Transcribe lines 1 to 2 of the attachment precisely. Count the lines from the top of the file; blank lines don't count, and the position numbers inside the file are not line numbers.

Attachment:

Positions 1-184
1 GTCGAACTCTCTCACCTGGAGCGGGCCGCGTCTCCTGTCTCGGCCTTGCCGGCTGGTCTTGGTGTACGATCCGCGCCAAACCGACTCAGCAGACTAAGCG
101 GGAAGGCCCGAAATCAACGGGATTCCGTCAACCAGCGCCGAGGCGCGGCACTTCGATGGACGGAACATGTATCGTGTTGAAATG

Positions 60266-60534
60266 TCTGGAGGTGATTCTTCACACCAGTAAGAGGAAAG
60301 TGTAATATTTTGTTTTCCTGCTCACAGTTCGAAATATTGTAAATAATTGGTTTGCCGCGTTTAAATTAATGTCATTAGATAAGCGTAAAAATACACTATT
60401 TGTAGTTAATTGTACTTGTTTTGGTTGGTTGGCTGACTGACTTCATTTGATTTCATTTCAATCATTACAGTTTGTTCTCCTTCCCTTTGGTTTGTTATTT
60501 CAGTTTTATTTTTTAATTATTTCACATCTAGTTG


Positions 1-184
1 GTCGAACTCTCTCACCTGGAGCGGGCCGCGTCTCCTGTCTCGGCCTTGCCGGCTGGTCTTGGTGTACGATCCGCGCCAAACCGACTCAGCAGACTAAGCG